View from the bus to Manali:
I don't remember how long ago it was now, maybe a week or so, we left Vashisht and went by taxi to Naggar. It's a village which a 2 km up from the main road along the Kullu valley ( a little bit south of Vashisht)
It was a nice place, but we couldn't find a room that we really liked, so we only stayed there for 2 nights. One site of interest in Naggar is the castle, which used to sit on top of one of the surrounding hills, but was moved stone by across the valley by the villagers some hundreds of years ago (sorry,forgot the details). Some of the views were really incredible from parts of the town though, and so we enjoyed that of course. I also got an Ayurvedic massage, which was both relaxing and necessary (Ayurveda - http://en.wikipedia.org/wiki/Ayurveda). The next morning, we left all of our stuff with a travel agent, and went fishing along one of the tributaries of the Beas River. We spent like 4 hours fishing, but didn't catch anything! This made us feel pretty pathetic, but we still had fun hanging around the river and trying to catch the trout. I was also a little upset because I was hoping to catch my dinner. A taxi picked us up later in the afternoon (with our stuff) and took us to Jari, small town along the Parvati Valley.
We didn't actually stay in Jari though, we hiked up from the road for about 20 minutes until we came to the village of Mateura, which was much more quiet. The population couldn't have been more than 100 people. We got a room at a small guesthouse, which seemed to be the nicest in the village. None of the rooms here had an attached bathroom though, so we had to settle for a common one (a bathroom has been one of our musts for rooms, when it's possible). It was perfectly clean though, because we were sharing it with the family who owned the guesthouse, so they kept it up for themselves. The family had 5 cows, so we were living next to them as much as we were the people. The walking trail that we took to get to Mateura continued on the other end of town and a couple of the days we went for hikes. The second hike we did was to a village on the other side of a valley from Mateura. As soon as we got into the village, a man approached us and offered a cup of chai. So we went with him, back to his house and had some tea and talked for a little while. He was a farmer and his main crop,like so many in the state, is apples. While we've been walking on these trails for the last couple of weeks, you often see people with big baskets on their backs, taking some kind of crop from the hills to where it needs to go. So, recently these baskets were always full of wheat. In August, they are full of apples. The man (his name was Krishna) also told us what he pays these people to carry his apples. 1 Rupee for kilo. 37 Rupees is one Canadian dollar. A couple of the days we also had to go into Kasol to run a couple of errands (only internet in the valley). It was a boring place, full of Israeli's and not much else. There was more Hebrew than Hindi to be found in the town, and it was easier to get a felafel than some Indian food. But it's location was still beautiful, so it wasn't a complete waste.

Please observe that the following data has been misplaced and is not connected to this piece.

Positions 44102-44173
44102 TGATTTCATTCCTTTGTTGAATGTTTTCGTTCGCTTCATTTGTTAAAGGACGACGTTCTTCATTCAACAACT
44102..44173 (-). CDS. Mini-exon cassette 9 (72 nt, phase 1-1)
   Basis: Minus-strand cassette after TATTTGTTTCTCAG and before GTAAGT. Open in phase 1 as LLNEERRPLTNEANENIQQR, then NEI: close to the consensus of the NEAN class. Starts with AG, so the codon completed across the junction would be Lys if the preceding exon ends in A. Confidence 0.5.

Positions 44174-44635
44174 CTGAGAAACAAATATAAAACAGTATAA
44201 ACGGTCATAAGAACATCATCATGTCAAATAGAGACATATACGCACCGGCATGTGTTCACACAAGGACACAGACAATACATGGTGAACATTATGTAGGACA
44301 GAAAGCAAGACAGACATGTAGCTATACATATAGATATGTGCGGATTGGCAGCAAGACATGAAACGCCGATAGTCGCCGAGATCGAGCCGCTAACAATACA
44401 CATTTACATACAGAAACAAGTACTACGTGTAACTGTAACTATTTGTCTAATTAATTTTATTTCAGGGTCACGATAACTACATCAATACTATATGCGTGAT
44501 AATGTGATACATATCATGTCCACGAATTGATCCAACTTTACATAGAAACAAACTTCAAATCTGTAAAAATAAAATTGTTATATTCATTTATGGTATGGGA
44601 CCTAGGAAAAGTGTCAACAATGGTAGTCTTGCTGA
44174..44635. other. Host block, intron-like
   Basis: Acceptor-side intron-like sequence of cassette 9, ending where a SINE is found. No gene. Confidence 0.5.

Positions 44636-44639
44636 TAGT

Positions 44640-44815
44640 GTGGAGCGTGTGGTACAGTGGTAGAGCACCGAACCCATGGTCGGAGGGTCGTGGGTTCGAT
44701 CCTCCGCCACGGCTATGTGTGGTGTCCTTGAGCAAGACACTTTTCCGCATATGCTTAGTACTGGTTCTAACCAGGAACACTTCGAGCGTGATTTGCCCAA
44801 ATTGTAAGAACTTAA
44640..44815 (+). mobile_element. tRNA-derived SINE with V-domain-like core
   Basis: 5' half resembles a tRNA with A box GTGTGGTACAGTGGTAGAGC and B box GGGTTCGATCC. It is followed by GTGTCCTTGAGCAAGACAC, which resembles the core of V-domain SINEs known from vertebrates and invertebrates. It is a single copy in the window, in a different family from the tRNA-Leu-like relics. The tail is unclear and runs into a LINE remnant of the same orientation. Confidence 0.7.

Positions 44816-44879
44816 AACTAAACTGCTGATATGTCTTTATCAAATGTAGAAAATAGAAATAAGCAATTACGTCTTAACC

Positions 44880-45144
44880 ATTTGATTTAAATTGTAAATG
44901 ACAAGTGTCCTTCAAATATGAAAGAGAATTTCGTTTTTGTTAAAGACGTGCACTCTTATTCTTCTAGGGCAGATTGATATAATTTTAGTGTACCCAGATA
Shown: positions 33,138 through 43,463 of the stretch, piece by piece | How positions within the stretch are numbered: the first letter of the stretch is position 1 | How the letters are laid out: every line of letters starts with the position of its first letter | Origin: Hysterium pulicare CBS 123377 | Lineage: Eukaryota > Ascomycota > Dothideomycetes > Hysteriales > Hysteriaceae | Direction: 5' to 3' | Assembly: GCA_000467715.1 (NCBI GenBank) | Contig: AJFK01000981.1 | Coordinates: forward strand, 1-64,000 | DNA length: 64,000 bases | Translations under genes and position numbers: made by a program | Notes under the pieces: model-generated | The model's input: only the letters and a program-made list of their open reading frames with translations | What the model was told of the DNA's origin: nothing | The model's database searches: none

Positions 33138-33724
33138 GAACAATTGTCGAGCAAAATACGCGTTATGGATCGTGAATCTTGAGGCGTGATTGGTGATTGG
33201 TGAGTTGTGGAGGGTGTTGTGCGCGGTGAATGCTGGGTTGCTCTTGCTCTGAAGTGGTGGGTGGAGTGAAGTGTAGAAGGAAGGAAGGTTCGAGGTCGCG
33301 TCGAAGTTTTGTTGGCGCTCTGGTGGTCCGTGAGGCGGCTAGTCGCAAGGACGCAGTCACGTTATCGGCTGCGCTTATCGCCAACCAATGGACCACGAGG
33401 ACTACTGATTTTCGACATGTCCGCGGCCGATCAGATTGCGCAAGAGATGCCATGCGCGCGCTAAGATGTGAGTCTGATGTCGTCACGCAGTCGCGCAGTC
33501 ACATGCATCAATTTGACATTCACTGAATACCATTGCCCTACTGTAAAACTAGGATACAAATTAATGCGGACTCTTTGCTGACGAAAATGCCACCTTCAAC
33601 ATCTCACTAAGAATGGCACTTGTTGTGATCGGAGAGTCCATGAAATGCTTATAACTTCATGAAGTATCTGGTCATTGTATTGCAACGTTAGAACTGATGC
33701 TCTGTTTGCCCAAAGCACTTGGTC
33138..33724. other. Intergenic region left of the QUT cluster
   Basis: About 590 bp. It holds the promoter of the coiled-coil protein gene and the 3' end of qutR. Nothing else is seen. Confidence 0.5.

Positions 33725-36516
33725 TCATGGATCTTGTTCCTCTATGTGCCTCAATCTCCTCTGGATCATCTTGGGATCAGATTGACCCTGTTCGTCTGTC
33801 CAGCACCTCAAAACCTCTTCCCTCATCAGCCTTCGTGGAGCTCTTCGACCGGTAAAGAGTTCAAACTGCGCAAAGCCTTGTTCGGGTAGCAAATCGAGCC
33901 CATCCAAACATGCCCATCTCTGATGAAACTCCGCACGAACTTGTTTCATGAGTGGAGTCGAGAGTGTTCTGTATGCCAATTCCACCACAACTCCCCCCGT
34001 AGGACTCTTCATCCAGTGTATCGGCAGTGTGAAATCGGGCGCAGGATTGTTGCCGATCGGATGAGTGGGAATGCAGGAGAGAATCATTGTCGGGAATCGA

We stayed in Mateura for 4 nights. We then took a night bus to Mcleod Ganj (http://en.wikipedia.org/wiki/Dharamsala) , close to where we are staying now. Mcleod Ganj is the home of the Tibetan Government in Exile and His Holiness the 14th Dalai Lama. As well being the home to the big DL, Mcleod Ganj is also home to many Tibetan exiles and the town is said to be more Tibetan than Indian (we've eaten momo's off the street a couple times already, http://en.wikipedia.org/wiki/Momo_%28food%29). You also see many Tibetan Buddhist monks walking around town in their red robes. Typical of us lately, we are actually staying in a guesthouse, 45 minutes uphill from Mcleod in a village called Dharamkot. The view is great, we are actually in the clouds most of the time, so there is plenty of moisture here. It's fun having to walk to get anywhere, although a little tiring at times. But living in these villages and walking everywhere is a good warm up for our trek, which is coming up in a couple weeks.
We purchased our flight tickets from Delhi to Kathmandu today, so on June 30th, we leave India for Nepal.
Funny observation about myself in India: Whenever we walk by other white people on the street, I find myself unsure if I should say hello (because here, we are brothers!) or just keep walking like they were like anyone else. I think the other whities have these mental arguments as well, because whenever I end up nodding hello, they have the same funny look on their face.